But now that we’re a little over three months in…how are you, as readers, liking the titles? Did some start strong for you, then sort of peter out? Or did some grab you right away and then just sort of meander their way out of your hearts and pull lists? Or did some just plain hit the spot right out of the gate, and continue to satisfy month in and month out?
In my case, I thought Justice League started weakly, but improved a bit with subsequent installments. Granted, I don’t know that we needed a “watch the team slowly assemble over several months” storyline, but it’s been enjoyable, and Wonder Woman’s introduction in #3 was a hoot.
Fury of Firestorm didn’t do anything for me at first, which may have more to do with my reaction as a longtime fan to the drastic rearranging of the character’s premise than any particular “flaw” in the book. As more issues have come out, I’m come to appreciate and enjoy the series, though my fanboy jury is still out in regards to the All-New, All-Different Cliff Carmichael.
The other book I didn’t much care for at first is Superman, which, as I noted at the time, was more exposition-dump than story, and more interesting than, you know, entertaining. And that interest stemmed from curiosity about how the New 52-version of Superman differed from the Supes we knew before…I mean, aside from the terrible costume. Again, as more issues have come out, things have improved slightly and the direction of the story is a little more clear. However, I still can’t shake the feeling that we’re not reading stories about the real Superman, but rather some Elseworlds/parallel universe version, which, I suppose, we are, in a way. (And perhaps it seems even more removed to those folks who think the mid-’80s reboot Superman is an imposter.)
Swamp Thing I am still enjoying, naturally, though I do wish a bit that they’d swamp or get off the pot already and get Alec Holland back into Swamp Thing-form. Yes, I know, they’re leading up to it…I’m just being impatient.
That was probably the worst thing I had to say about the New 52 books I’m following…the ones I didn’t care for I dropped right away (Mister Terrific – just didn’t like the writing or art; Justice League International – nothing about it really grabbed me). So, overall, aside from those two, the New 52 titles I started with in September I’ve either continued to enjoy or have moved from “eh” to “okay, I’m enjoying it now” – in the latter case either the books actually have improved or my taste is declining, and there are solid arguments for both possibilities.
Just for the record, here are the New 52 titles I’m reading: Action, Animal Man, Aquaman, Batgirl, Batwoman, DC Universe Presents, Demon Knights, Frankenstein: Agent of S.H.A.D.E., Fury of Firestorm, Green Lantern, Green Lantern Corps, Green Lantern: New Guardians, Justice League, Justice League Dark, O.M.A.C., Red Lanterns, Superman, and Swamp Thing. …Gee, looks like a lot when I write ‘em out like that. Also, for someone who sure complains about multiple titles for the same franchise, I sure do read a lot of Green Lantern series.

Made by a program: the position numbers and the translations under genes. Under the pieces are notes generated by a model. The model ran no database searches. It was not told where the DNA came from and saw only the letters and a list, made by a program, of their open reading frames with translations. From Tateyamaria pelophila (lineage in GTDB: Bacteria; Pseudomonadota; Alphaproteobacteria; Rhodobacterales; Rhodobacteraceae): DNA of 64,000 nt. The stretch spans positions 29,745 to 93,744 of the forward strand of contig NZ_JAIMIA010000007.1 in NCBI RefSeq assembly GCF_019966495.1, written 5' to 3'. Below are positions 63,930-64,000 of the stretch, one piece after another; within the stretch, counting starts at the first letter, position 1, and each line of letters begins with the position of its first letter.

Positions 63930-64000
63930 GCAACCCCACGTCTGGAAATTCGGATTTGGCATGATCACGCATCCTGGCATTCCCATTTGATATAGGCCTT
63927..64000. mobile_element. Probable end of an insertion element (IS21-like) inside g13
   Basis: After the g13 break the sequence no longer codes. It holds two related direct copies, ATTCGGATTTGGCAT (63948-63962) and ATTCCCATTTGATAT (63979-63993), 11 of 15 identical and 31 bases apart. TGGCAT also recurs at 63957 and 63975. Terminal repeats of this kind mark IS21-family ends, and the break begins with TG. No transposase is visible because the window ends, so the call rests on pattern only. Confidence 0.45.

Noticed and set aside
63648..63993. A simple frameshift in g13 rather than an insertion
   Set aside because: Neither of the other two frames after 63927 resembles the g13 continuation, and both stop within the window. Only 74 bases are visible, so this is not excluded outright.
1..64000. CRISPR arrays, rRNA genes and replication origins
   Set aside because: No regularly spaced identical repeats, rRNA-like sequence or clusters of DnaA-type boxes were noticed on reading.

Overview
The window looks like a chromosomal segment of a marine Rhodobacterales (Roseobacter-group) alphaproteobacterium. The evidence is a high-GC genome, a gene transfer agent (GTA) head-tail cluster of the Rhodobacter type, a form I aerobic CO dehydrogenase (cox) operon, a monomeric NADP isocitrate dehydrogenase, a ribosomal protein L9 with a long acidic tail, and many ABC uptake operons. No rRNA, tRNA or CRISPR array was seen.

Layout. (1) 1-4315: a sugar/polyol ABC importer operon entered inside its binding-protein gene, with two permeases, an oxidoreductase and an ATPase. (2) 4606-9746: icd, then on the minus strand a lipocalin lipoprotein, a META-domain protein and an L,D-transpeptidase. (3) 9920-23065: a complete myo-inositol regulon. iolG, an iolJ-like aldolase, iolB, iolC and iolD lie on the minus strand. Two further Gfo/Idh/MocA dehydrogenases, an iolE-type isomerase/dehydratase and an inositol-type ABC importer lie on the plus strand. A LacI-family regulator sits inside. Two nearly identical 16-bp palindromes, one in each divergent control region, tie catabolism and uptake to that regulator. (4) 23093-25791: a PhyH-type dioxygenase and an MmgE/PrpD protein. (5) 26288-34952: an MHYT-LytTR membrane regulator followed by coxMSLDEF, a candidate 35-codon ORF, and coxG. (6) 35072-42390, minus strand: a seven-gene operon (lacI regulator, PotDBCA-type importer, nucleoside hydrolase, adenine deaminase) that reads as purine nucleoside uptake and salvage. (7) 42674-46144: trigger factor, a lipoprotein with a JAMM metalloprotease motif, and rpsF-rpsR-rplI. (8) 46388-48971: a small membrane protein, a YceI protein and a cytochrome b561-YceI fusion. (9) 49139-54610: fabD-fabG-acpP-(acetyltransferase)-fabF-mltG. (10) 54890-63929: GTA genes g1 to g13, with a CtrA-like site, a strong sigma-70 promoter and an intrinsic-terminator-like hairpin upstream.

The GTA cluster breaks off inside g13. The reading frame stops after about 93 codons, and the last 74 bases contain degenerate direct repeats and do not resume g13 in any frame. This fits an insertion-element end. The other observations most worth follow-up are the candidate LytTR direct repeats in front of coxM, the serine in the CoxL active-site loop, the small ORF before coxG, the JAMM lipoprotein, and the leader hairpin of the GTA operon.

Anyway, please let me know in the comments…how are you feeling about the new DC books you’re reading thus far? Have they improved? Have you dropped any? Have any surprised you? Isn’t O.M.A.C. the greatest? GIVE ME INPUT.
So I asked for caption submissions for that Swamp Thing/Starfire/Robin pic, and several of you delivered some good lines. I have picked this one as the winner, emailed to me in that time-honored format of the gag motivational poster:
That’s from reader Michael (whose fine first name had no influence upon my decision), and you can visit his website, with many more funnybook-related motivational posters like the above, at Michael Paciocco’s Mind.
Thank you, Michael, and thank you to everyone else who contributed!
In other news:
Tim O’Neil writes smart about the passing of Dwayne McDuffie and the great value of his work.
So that Chris Sims guy has a story in Image Comics’ Skullkickers #6 and would like you to buy it. I have read it, and it is the kind of subtle, thoughtful and heartstring-tugging work you’ve come to expect from anything with the name “Chris Sims” slapped on it. Very recommended.
I’m not big on this type of fighting game, but after seeing some footage of the Galactus battles in Marvel Vs. Capcom 3, I’m intrigued. Here’s an article with some details on his appearance in the game, and an embedded video showing the big guy in action (short ad at beginning of video, Galactus shows up at the 45 second mark).
And now, for no good reason other than that my pal Corey pointed out to me that it was up on the YouTube, here is one of my all-time favorite SNL sketches:
It’s not so much that it’s laugh-out-loud funny as it is just damned peculiar.